Chapter 15. Sustainable Packaging Design and the Importance of LCA
15.1. Definitions of Sustainability
15.2. Life Cycle Analysis
15.2.1. Scope
15.2.2. Methodology
15.2.3. Functional Unit
15.2.4. Analysis of the Results
15.2.5. Software, Databases and Results
15.2.6. LCA in Practice
15.3. Final Note on LCA

Chapter 16. Legislation
16.1. Introduction 355
16.2. Legislation on Food Packaging
16.3. Legislation on the Packaging of Dangerous Goods/hazardous Materials
16.4. Legislation on Consumer Packaging
16.5. Legislation on Sustainability
16.6. Legislation on Intellectual Property

Chapter 17. Costs of Packaging, Costs in Relation to the Chain, and the Costs of Failures
17.1. Introduction
17.2. Key Figures of Packaging Costs
17.2.1. Key Figures for Plastic Packaging
17.2.2. Flexible Films
17.2.3. Key Figures for Paper and Board Packaging
17.2.4. Key Figures for Metal Packaging
17.2.5. Key figures for Packed Products
17.3. Integral Cost Approach
17.3.1. Principles of Setting Up a Cost Profit Structure
17.3.2. The Three Main Links in the Packaging Chain
17.3.3. Method: Activity Based Costing (ABC)
17.4. Costs in Relation to Failures in the Packaging Chain
17.4.1. Selected Areas of Failure
17.4.2. Techniques for Addressing Package Failure
17.4.3. Pre- and Post-consumer Problems
17.4.4. Ishikawa Diagram
17.5. Final Remark on Costs of Packaging

Chapter 18. Epilogue
18.1. Introduction

Index

Packaging Design Decisions (Entire eBook)
$95.00 Save: $34.50
Chapter 1: Introduction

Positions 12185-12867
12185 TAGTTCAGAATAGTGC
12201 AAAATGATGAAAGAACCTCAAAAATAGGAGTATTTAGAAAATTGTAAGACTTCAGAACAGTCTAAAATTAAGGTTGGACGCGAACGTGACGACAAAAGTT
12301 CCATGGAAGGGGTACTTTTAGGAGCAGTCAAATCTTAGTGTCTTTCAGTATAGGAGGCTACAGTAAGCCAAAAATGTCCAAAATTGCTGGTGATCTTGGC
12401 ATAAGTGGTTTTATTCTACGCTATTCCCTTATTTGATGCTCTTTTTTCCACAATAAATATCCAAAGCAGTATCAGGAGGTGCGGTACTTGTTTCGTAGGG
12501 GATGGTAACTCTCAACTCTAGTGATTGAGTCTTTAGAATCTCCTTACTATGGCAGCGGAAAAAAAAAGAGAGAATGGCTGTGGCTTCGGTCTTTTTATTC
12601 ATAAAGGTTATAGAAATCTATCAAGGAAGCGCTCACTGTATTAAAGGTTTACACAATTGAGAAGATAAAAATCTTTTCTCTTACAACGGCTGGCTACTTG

$25.00
Chapter 2: The Packaging Chain, Product Vulnerabilities, and Packaging Functions
$25.00
Chapter 3: Basics of Packaging Design, Methodology, Innovation, and Evaluation
$25.00
Chapter 4: A Model of Packaging Design and Decisions
$25.00
Chapter 5: Packaging Materials, Properties, and Their Packaging Functions
$25.00
Chapter 6: Basics of Packaging Printing Technologies, Adhesives, Labeling, and Sleeving
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Chapter 7: Paper, Board, and Corrugated Board
$25.00
Chapter 8: Plastics
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Chapter 9: Metal Packaging
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Chapter 10: Glass
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Chapter 11: Material Combinations
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Chapter 12: Wood, Ceramics, Cork, Textiles
$25.00
Chapter 13: Setting Up a Packaging Line for Different Types of Packaging
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Chapter 14: Physical-chemical Methods of Assessment in Practice
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Chapter 15: Sustainable Packaging Design and the Importance of LCA
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Chapter 16: Legislation
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Chapter 17: Costs of Packaging, Costs in Relation to the Chain, and the Costs of Failures .
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Chapter 18: Epilogue